Southern California Spring Garden Show 2014
I went first thing yesterday. Usually the first hour or two is quiet, and I can zip through before the madding crowd arrives. Yesterday it was mobbed from the start. The first speaker was one of those reasonably cute guys from HGTV--maybe that was the reason.
Couldn't get in to see John Giddings:
While that was going on I went and looked at the display gardens. Yes, its time for some badly photographed display garden pictures.
Gardens, Dude! And beer!
I'd call This Year's Trend, "Mediterranean Zen"--succulents and other low-water plants were 90% of the palette, but they were styled in a slightly different way--zen-ish, call it--more spare, more formal, plus Buddha statues.
The roof of the structure was the cool thing in this display.
The cool bit:
A Japanese Maple vendor made a display garden with potted trees, wood texture pavers, and a metal sculpture or two. It was elegantly simple.
Doing these display gardens is very difficult and very expensive, so I won't laugh at those Diffenbachias stuck in that fountain to hide something. I want to, but I won't.
Who pruned that Arbutus?
What I liked about this next display was that the trees and larger shrubs were uplit. I love uplit trees. The effect doesn't show up in the photo. The garish quality of the led-lit fountain unfortunately does.
Gorgeous Adenium specimen, that.
The display by a local community college wasn't that much different than last year (are those the same pillows?), but it was nicely done: a wooden deck with succulent planters and a screen of conifers. It resembled an actual small garden.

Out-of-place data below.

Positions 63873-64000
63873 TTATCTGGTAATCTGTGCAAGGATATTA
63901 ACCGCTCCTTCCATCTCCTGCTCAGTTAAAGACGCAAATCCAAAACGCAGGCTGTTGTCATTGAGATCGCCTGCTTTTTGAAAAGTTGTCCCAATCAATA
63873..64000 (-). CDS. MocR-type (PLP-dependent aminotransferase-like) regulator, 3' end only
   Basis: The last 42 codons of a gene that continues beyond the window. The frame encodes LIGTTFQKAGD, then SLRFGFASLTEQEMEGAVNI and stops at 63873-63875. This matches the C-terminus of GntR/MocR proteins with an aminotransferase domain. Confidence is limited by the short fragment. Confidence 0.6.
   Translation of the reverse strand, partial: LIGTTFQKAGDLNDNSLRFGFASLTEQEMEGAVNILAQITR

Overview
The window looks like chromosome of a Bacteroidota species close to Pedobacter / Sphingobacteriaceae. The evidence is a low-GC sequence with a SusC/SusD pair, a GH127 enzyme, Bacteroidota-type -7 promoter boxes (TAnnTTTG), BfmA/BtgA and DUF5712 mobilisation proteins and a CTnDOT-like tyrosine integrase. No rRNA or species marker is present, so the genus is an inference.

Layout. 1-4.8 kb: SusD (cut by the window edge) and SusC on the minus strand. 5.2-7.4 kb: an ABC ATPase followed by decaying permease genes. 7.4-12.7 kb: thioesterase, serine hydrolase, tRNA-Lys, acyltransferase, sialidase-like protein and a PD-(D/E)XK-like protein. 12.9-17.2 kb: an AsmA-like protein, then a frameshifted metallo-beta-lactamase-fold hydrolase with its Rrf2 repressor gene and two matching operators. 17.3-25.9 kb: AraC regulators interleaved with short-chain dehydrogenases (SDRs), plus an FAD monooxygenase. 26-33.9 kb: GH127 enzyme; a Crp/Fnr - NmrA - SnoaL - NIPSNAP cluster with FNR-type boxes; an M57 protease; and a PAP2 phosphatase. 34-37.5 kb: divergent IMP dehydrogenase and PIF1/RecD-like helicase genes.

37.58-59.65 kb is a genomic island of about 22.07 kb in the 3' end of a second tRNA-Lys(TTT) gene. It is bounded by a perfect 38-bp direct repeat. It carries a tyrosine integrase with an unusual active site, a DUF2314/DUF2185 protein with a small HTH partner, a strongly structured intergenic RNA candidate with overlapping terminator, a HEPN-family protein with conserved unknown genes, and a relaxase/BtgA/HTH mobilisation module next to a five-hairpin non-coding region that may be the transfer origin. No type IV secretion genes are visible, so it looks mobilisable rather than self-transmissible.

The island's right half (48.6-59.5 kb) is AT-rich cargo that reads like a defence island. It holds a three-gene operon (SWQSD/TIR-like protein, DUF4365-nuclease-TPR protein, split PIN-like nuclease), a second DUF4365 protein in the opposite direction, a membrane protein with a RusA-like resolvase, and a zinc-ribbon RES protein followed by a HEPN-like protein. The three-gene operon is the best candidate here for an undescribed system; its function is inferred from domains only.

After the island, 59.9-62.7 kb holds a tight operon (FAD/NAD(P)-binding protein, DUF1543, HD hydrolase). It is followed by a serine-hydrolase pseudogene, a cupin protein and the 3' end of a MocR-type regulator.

Making a planter look like a California Mission was trying a little too hard. More abstracted better? Plants are nice, though.
This last one was a simple rectangle with some roses and boxwood with two horrific queen palms for height. Oy.
The real Fail of the show: one of the display gardens--I disremember which--unfortunately had mulch that smelled very strongly and piercingly of animal manure. Ooops.
As to the plant vendors, lots of the small common succulents, orchids for Mother's Day gifts, several bromeliad booths. This guy from Ricardo's in Long Beach had some nice stuff for good prices. I'm not familiar with Ricardo's but the plants looked good and the selection was interesting.
Two different sellers had this fountain. What I liked how it mimicked the behavior of real crows--so often I've seen a pair perched together, squawking at something. Didn't like the construction quality, though.
At that point I really needed a break from the mob.
I walked out over the "Bridge Of Gardens", the failed attempt at an innovative overpass-as-garden. Either they didn't have the budget to really make it a garden, or the city said "no" for some reason. Boxwood and odd plant combinations (Hydrangeas and succulents--seriously?) do not a garden make. It's also a big smoker's haven. Yecch.
Ah, some peace and quiet.
On the way back to the car, glancing at offerings by one of the many succulent sellers, expecting the usual jade plants, standard sedums, and hybrid echeverias, I suddenly realized he had some rarities. Perhaps it was good the place was so mobbed because I screeched when I saw this, and grabbed:
Yeah. And this--not super rare but not common, and a great price, and it has an offset.
Garden shows can surprise, sometimes.
Didn't have time to paint that metal a more subdued color?
When I got home I realized I missed seeing Dan Hinkley, who was the speaker following the HGTV guy. Arggghh!!!!